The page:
In my time as a Head of School in both India and Germany, I have addressed more than a dozen graduating classes. Each time it is challenging to know what words to say at this critical crossroad when our seniors are preparing to leave home and begin the transition from dependency to independence. But in 2020, and again this year, the weight of the pandemic added an entirely new dimension to what it has meant for our students to reach this milestone in their educational journey.
Our graduating seniors’ – and indeed all of our students’ – education is the result of a partnership between our school and our families’ homes. In our classrooms and around their family’s dinner tables, our students receive lessons that vary from math theorems and global politics to deconstructing a novel or play to probing questions about compassion and suffering. The school and home curriculums may be different, but they share the same goal: to prepare our students for their next stage in life.
Unlike most graduating classes, this year’s seniors had a third teacher beyond their family and our school. Although I would never have wished this form of learning upon anyone, the pandemic inadvertently became a different kind of mentor, particularly to the Class of 2021. It asked a great deal of them – patience, resilience, ingenuity, compassion and sacrifice – and in many respects, too much of them.
Many philosophers, authors and mystics have warned that we must eventually face hardship in order to grow fully as humans. However, this often happens much later in adulthood, not as we are at this initiation to the next stage of our lives. When I was our seniors’ age, my challenges were rather traditional and predictable – trying to win the State Tennis Championship, doing my best in school, suffering the occasional relationship woes of an adolescent, and working for my spending money. Nothing happened to me in my high school years that forced me to look much further beyond my own life, my own family, or my own country.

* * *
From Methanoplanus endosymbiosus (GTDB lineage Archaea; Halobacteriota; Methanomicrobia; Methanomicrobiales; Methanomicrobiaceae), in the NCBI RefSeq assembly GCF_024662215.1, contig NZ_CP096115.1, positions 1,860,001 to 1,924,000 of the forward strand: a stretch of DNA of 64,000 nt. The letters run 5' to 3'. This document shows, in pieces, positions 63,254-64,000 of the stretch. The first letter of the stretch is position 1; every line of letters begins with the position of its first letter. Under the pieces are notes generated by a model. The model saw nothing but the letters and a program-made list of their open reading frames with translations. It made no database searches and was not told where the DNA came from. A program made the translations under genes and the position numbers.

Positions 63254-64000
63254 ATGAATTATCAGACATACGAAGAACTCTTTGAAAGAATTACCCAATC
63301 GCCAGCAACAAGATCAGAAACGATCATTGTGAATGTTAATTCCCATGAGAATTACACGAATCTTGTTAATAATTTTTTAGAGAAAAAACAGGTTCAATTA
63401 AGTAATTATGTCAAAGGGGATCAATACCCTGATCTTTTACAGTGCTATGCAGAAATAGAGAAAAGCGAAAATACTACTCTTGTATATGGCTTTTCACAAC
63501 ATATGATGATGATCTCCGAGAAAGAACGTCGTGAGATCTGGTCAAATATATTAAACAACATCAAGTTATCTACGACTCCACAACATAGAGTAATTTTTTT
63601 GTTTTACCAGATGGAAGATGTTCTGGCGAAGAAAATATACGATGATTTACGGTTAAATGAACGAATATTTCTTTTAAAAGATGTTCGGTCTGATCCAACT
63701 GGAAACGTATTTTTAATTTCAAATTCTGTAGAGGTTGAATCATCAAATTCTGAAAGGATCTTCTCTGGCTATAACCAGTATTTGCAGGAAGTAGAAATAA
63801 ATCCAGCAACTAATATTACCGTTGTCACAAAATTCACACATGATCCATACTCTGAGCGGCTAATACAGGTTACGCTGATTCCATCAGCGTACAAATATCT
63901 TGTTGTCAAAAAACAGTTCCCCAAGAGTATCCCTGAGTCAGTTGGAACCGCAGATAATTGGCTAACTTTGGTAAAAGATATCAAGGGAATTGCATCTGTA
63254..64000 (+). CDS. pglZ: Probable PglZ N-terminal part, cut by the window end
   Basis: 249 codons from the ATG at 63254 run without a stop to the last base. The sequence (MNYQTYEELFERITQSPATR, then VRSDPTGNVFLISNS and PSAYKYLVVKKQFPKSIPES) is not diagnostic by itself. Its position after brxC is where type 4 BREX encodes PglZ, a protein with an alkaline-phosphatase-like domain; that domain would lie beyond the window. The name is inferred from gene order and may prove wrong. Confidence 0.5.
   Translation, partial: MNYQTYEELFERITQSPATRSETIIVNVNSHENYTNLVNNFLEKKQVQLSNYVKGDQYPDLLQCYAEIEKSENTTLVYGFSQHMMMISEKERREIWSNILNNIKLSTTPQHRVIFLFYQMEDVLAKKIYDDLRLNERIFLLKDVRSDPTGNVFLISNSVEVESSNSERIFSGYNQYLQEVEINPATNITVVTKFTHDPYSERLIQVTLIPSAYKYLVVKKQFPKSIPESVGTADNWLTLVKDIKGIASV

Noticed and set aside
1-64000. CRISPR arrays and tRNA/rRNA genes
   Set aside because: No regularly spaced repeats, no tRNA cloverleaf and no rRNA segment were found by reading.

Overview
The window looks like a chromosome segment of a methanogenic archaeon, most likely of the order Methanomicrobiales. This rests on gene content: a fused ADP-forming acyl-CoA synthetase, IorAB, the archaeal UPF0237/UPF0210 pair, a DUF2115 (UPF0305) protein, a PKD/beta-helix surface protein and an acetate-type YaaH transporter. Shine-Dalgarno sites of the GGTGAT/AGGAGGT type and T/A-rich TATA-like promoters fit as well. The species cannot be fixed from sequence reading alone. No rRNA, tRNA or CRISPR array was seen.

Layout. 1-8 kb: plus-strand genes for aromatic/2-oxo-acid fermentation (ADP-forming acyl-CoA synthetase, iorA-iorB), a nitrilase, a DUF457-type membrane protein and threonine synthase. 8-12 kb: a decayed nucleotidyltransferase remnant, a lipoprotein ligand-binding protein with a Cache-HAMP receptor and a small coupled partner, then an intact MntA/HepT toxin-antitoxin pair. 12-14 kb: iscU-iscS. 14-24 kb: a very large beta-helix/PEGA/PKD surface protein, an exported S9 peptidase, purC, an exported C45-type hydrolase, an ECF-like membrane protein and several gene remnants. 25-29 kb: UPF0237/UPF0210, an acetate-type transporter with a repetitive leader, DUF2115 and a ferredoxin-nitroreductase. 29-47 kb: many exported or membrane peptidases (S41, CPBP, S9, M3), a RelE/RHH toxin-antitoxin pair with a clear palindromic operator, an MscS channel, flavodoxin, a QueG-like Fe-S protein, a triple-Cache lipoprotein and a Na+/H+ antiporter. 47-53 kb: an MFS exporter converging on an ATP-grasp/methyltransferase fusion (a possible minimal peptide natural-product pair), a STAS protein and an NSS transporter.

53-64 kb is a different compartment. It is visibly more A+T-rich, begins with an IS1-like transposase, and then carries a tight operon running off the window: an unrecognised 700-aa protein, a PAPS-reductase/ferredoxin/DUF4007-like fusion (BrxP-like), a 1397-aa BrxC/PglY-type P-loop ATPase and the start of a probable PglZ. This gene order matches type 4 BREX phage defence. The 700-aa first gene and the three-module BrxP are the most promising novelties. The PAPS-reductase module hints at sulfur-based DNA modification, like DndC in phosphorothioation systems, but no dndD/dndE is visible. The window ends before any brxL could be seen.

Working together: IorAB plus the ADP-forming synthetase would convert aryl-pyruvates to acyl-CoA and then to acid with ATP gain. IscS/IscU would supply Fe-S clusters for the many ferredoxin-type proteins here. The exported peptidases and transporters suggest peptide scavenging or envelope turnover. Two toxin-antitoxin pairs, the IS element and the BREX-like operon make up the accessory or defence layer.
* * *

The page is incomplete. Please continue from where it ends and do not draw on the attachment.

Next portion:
But our Class of 2021 is different. They are well ahead of where I was at their age. Even before the pandemic struck, their view of the world was already far greater; their understanding of their role in bringing about peace and unity in our fractured world is much more than mine ever was at 18 or 19 years old.
I know I speak for all of our teachers who have watched our students endure, mature and thrive, when I say that they have earned our respect not only for what they have learned, but for what they have taught us as well.
On Friday, 4 June we celebrated the achievements of this incredible class during an in-person graduation ceremony in our FIS Stroth Center. I invite you to read the full commencement speech here, which was co-authored by my colleague, Director of Admissions Alec Aspinwall.